Policy Options by Bipasha Baruah 23 November 2017
One of the highlights of the UN peacekeeping conference that Canada hosted recently was the announcement of a five-year pilot fund worth $15 million, which will be used to recruit, train and promote female military and police personnel for United Nations peacekeeping missions. In making this commitment, Ottawa takes its cues from, and throws its weight behind, United Nations Security Council resolution 1325, on women, peace and security, passed in 2000. The resolution urged all member countries to increase the participation of women in militarized peacekeeping operations (PKOs). It also called on all parties in conflict to take special measures to protect women and girls from gender-based violence, particularly rape and other forms of sexual abuse, in situations of armed conflict.
The central premise of the resolution was that increasing the number of women in a PKO will improve the operational effectiveness of the mission. It assumed that appointing or recruiting more women leaders, decision-makers, military and police officers, and soldiers is a way to better protect the safety and rights of women and girls in the countries in which PKOs are deployed. It assumed that female victims of sexual violence would be more comfortable speaking to and being protected by female peacekeepers. Incorporating more women into peacekeeping missions was also a way for the UN to counter mounting evidence of sexual abuse or exploitation committed by male peacekeepers. In having a “civilizing” effect on their male colleagues, the presence of women peacekeepers was expected to lead to decreased sexual exploitation and abuse in UN peacekeeping missions.
Thus, the major justification for increasing the number of women in PKOs is that it will lead to kinder, gentler, less-abusive and more-efficient missions. That women may want careers in the military or police forces for the same practical reasons as men — for stable jobs, decent salaries, good benefits, opportunities to challenge themselves and to travel and see the world — is clearly not a case as convincing or emotionally appealing to the architects of UN resolution 1325, or to the countries that have thrown weight and money behind it. Women are expected to hold themselves to a higher moral standard and purpose than are men. While these expectations may be flattering, that does not make them less problematic or patronizing.
If we look at the empirical evidence about women’s effectiveness in peacekeeping missions, it becomes clear that many of the assumptions justifying women’s increased participation in PKOs are inflated. This should come as no surprise, since the number of uniformed women personnel in PKOs is still extremely small. In October 2017, women made up 3 percent of military peacekeepers and 9 percent of police personnel in global PKOs, far short of the target of 20 percent by 2014 set by the UN police in 2000. There are much-publicized accounts of women peacekeepers carrying out community service and outreach activities in host settings. Especially with the recent deployment of all-female peacekeeping units — Indian women in Liberia and Bangladeshi women in Haiti — there are greater opportunities for systematic research to understand what contributions female military and police personnel make, and whether they are any different from the contributions made by male peacekeepers. There has never been any doubt that civilian and military peacekeepers, regardless of gender, can make meaningful general contributions to host communities through, for example, health, safety and civic engagement initiatives. The record of building peace between countries in conflict is far less promising, and so is the assumption that what female peacekeepers contribute to these missions is different and better than what male peacekeepers contribute.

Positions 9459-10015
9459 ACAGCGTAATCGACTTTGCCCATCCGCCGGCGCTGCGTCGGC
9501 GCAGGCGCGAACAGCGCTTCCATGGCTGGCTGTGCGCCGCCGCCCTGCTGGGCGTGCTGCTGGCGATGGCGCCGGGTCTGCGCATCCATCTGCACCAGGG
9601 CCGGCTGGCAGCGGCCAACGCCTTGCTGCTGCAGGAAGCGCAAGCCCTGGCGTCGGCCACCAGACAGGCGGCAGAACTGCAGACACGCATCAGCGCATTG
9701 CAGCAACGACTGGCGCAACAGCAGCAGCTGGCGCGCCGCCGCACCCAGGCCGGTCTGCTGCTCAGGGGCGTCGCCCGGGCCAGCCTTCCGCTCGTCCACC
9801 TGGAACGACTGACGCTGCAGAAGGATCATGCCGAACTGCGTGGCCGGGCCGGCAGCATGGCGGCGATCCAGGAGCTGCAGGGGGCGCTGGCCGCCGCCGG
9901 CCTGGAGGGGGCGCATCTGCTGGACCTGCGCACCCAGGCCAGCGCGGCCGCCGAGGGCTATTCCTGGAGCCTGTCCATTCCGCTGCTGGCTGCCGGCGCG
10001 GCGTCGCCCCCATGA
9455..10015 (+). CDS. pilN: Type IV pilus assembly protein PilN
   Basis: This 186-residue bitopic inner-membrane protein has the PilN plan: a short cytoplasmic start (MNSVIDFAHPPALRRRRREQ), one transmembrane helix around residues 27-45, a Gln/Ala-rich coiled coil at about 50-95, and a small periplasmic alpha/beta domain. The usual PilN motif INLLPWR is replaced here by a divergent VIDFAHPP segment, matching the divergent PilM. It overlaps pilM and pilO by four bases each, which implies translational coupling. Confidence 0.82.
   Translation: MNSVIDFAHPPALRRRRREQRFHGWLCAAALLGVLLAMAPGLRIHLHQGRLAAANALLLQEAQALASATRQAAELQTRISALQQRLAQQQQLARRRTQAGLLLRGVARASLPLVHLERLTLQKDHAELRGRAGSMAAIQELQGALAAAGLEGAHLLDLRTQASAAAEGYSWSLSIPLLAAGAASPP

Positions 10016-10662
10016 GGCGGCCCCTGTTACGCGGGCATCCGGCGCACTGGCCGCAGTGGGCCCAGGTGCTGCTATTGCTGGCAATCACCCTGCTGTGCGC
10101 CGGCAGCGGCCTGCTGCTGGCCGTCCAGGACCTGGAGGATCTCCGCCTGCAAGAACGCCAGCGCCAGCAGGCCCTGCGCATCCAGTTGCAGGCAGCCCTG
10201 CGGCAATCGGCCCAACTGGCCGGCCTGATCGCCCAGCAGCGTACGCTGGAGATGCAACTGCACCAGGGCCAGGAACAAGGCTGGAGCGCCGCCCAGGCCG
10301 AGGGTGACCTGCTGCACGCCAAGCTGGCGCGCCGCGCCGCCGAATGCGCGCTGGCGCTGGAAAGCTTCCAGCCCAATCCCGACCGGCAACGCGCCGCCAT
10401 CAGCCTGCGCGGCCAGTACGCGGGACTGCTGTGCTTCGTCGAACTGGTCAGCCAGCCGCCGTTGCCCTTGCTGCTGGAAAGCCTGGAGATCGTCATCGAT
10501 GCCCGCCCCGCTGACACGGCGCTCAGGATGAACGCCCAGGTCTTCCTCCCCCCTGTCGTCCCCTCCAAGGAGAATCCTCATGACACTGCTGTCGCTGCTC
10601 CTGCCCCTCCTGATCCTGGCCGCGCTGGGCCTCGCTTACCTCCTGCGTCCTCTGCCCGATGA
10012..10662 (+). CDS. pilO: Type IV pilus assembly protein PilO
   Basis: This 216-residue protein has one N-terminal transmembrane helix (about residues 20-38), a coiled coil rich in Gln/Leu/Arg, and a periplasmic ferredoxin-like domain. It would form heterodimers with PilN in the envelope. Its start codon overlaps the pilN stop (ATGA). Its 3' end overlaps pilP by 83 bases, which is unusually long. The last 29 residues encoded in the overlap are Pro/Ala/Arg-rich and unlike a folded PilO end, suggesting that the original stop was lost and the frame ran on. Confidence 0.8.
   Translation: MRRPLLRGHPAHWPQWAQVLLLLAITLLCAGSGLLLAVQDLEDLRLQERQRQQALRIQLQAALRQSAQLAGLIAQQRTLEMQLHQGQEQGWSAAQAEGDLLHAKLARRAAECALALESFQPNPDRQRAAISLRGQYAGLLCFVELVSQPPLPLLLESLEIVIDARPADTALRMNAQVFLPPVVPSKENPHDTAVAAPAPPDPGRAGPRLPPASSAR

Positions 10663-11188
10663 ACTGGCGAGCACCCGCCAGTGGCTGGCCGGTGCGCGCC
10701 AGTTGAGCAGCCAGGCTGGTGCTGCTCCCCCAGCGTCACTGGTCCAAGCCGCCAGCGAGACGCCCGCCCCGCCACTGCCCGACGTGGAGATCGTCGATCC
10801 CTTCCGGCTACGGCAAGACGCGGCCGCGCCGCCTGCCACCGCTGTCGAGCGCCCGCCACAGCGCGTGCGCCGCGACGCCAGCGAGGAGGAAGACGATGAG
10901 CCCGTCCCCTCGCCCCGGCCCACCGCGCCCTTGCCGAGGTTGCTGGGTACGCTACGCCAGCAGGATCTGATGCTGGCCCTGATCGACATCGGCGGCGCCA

The evidence that a small number of women peacekeepers will have a “civilizing” effect on male peacekeepers, thereby reducing the prevalence of sex work, sexual abuse and exploitation in peacekeeping operations, is extremely thin. It has acquired the status of truism without much verification. Instead, Kathleen Jennings, a researcher at the Fafo Institute for Applied International Studies in Norway, notes that “it seems that women peacekeepers tend to adapt their own behaviour to that of the majority group, i.e., men. In order to be accepted by their male colleagues, they become ‘one of the boys’ — at least tolerating, if not actively participating in, crude banter and highly-sexualised behaviour. Alternatively, some women take the opposite approach by self-segregating, abstaining from group activities where they suspect the men will be seeking out women or misbehaving, but not actively doing anything to stop it.” Indeed, Jennings finds that women who join the military or the police to improve their own career prospects or to increase their earning potential, as they are wholly justified to do, may specifically prefer not to work on “women’s issues” in PKOs, for fear of excluding themselves from positions that are — or are perceived as — more prestigious.